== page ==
News in South Africa 15th March:
1. Students threaten total shutdown:
SA’s 26 universities are on a knife-edge following a call by the powerful South African Students Congress (Sasco) for a total shutdown tomorrow.
The planned shutdown will also be the focus of a meeting today of the central working committee of the EFF’s national student command.
Sasco’s instruction to its structures to bring teaching and learning to a halt comes after a meeting with the ANC’s top six – which began on Friday and is due to resume tomorrow – at which a list of demands was submitted. Both sides agreed in principle that universities should not exclude students who owe historic debt from registering for the 2021 academic year.
The total debt owed to the 26 institutions by students is about R10bn, which includes R1.6bn owed to the University of KwaZulu-Natal (UKZN) and R1bn to Wits University, according to figures supplied to the Sunday Times.
Sasco secretary-general Buthanani Thobela said the main demand was that all students be allowed to register, and the student group – which describes itself as the biggest in Africa – wanted “implementation, not an agreement in principle”.
Thobela said both sides agreed there should be no financial exclusion, “so there must be a way to engage the universities on the question of opening registrations. We agreed that there must be a collective solution to the historical debt.”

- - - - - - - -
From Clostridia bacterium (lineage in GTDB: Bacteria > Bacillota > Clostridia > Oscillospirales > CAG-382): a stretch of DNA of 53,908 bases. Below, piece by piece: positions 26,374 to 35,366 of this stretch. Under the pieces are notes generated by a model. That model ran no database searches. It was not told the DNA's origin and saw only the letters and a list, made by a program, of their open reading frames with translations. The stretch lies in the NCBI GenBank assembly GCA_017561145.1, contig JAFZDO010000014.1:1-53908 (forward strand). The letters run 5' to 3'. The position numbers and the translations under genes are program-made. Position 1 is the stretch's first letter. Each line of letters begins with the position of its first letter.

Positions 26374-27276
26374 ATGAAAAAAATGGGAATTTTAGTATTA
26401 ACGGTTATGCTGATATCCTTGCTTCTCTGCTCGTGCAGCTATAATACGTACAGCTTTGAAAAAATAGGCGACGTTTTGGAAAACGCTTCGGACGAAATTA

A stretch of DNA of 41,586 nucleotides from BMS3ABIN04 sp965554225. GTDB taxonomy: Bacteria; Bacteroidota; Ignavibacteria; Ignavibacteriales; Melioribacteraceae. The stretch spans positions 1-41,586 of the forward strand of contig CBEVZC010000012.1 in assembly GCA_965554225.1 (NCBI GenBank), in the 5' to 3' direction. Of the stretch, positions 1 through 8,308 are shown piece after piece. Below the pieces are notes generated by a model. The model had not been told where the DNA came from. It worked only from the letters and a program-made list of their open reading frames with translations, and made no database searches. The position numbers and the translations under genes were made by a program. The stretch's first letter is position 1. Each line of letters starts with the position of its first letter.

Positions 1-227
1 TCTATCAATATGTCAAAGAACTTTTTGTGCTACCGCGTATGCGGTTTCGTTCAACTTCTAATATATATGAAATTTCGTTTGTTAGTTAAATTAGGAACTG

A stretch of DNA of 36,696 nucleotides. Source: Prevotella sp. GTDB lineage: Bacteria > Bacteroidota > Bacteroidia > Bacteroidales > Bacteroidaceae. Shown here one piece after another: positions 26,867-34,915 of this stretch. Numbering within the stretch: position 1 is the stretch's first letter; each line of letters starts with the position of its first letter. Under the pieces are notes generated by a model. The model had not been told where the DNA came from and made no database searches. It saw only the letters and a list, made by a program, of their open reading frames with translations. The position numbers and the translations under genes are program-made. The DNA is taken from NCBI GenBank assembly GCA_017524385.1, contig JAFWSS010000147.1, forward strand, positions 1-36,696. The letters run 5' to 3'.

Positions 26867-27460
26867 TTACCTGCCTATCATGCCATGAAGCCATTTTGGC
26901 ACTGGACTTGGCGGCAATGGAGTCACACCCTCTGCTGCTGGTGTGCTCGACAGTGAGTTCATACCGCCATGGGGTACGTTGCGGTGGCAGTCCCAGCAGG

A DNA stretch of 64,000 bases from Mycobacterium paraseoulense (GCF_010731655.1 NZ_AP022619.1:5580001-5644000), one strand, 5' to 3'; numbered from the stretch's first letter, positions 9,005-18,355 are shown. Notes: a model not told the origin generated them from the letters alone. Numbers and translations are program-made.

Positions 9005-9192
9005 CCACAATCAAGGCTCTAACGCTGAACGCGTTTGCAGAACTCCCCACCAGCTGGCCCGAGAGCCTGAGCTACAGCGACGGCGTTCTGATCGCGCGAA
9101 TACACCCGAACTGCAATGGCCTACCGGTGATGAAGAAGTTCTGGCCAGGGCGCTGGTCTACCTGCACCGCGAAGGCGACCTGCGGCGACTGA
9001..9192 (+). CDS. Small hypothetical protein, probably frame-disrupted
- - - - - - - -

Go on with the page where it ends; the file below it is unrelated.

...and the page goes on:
Students launched protests last week, echoing calls over the previous years about no-fee tertiary education. One person was killed as a result of police action.
Government has since moved to reprioritise budgets to make room for more student financing.
2. Load shedding to continue:
Eskom announced on Sunday that stage 2 load shedding will be extended to 05:00 on Wednesday.
“Over the past two days, Eskom teams successfully returned a generation unit each at the Matimba and Medupi power station. However, during the weekend we have suffered further breakdowns at five power stations, putting further strain on the generation capacity,” Eskom said in a statement.
Additional breakdowns have occurred at the Tutuka, Majuba, Kusile, Matimba and Duvha, adding to previous breakdowns at the Kriel and Kendal power stations. There were also delays in units returning to service at Hendrina, Duvha and restoring full load on the Cahora Bassa line.
3. Government blows millions on fogging:
A new investigation reveals how the Gauteng government blew R117 million on fogging contracts – used to fumigate and sanitise government buildings, despite warnings from the World Health Organisation against the practice, and a government position against it.
Six companies, some of which only came into existence recently, pocketed at least R117-million in 11 months between March 2020 and January 2021 for “fumigation services” and sanitising buildings for the Gauteng Department of Infrastructure Development (GDID), ostensibly to prevent the spread of Covid-19. According to the GDID, this contributes to a total amount of R190-million spent on acquiring personal protective equipment (PPE).